This climate encouraged both "victims of communism" (those who suffered from or knew those who suffered from the aforementioned events) as well as anti-communists to protest the system. And since so many issues were bottled up for decades, Soviet journals and magazines were now flooded with interviews with academics, eyewitnesses and the like, plus recently-released material from Soviet archives, which anti-communists took advantage of. They'd argue the CPSU lied to the people and that it tried to shift blame on one man (Stalin) rather than examine the role of the party and its founder in anything anti-communists considered bad.
It also didn't help that the USSR was beset in the late 80s with economic, ecological and societal woes which Gorby's policies weren't exactly fixing. So anti-communism had a fertile base to grow, and by 1990 you had many academics more or less openly attacking Leninism and even Marxism as either outdated or fundamentally wrong.
If you read Gorby's speeches from 1987 onward he was often put on the defensive and had no idea how to stem the rising anti-communist tide (which his own inept policies and slide towards social-democracy contributed to.) An example is his October 1987 speech commemorating the 70th anniversary of the revolution, which when evaluating the past doesn't sound drastically different from something Khrushchev or Brezhnev would have said. Here are excerpts I've written down: https://pastebin.com/uEDZGgHq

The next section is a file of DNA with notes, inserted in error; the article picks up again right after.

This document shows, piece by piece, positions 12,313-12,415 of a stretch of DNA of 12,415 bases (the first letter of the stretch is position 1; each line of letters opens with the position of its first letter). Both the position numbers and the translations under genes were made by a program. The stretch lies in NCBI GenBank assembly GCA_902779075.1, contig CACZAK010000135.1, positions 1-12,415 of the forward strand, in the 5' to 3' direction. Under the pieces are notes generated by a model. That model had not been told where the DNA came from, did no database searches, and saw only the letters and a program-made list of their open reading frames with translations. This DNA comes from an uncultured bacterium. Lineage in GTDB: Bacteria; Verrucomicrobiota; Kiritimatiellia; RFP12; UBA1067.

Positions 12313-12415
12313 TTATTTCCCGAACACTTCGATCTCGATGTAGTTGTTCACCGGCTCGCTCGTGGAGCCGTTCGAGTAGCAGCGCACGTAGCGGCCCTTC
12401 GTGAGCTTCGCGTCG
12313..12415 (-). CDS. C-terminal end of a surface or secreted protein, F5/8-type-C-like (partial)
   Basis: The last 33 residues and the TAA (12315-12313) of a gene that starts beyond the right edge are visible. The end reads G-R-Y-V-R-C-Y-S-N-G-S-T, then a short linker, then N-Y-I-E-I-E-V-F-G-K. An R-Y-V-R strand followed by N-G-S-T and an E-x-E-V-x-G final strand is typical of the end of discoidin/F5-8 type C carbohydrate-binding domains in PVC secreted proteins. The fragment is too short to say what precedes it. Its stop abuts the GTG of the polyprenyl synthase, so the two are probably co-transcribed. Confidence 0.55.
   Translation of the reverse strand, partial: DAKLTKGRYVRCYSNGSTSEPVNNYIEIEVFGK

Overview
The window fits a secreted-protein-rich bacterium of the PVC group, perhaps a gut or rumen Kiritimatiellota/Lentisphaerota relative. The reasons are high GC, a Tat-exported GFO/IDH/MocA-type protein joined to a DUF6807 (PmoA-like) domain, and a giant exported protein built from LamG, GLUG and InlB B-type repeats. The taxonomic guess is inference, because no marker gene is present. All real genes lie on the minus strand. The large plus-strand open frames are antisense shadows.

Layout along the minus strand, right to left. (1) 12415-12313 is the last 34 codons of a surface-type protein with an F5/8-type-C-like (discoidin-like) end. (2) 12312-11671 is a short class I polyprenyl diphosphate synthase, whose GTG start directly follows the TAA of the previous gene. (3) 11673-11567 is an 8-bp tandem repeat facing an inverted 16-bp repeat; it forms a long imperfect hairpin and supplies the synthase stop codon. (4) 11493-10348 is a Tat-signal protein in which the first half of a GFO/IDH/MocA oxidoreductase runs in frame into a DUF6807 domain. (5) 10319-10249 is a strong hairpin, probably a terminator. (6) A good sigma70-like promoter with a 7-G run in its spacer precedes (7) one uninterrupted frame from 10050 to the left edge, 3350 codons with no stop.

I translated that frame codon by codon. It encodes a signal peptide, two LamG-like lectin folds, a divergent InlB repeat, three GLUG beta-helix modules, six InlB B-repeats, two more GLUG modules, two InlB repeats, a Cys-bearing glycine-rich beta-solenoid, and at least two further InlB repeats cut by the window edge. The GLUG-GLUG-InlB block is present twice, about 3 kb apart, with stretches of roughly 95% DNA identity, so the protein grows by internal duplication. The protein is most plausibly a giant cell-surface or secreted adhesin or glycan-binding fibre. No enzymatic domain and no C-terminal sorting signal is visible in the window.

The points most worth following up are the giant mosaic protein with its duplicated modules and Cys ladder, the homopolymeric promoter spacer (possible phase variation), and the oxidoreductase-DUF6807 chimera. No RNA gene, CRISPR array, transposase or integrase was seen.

Gorby in that speech used the same argument that Khrushchev and Brezhnev would have made: whatever Stalin did, whatever bad things happened, the CPSU didn't really bear responsibility. Many citizens by the late 80s saw that argument as dishonest and self-serving, and this fed into anti-communist sentiment.
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Best biography on Castro?
"Fidel: A Critical Portrait" by Tad Szulc is generally considered the best bio, as far as I know.
And of course there's Castro's autobiography: http://b-ok.xyz/book/1062200/d8e6c4
why didn't cpsu just copy "reform and opening up" (socialism w/ chinese characteristics) rather than deciding on glasnost e perestroika?
Nowadays it's very obvious that Deng's reforms were successful. That sort of obviousness didn't really exist in 1985; there was still plenty of skepticism.
Also, there were many who argued that the CPC's economic reforms would reach a dangerous impasse due to lack of "political reform." This is why when Tienanmen happened, Gorbachev told associates, "Some of those present here have promoted the idea of taking the Chinese road. We saw today where this road leads. I do not want Red Square to look like Tiananmen Square."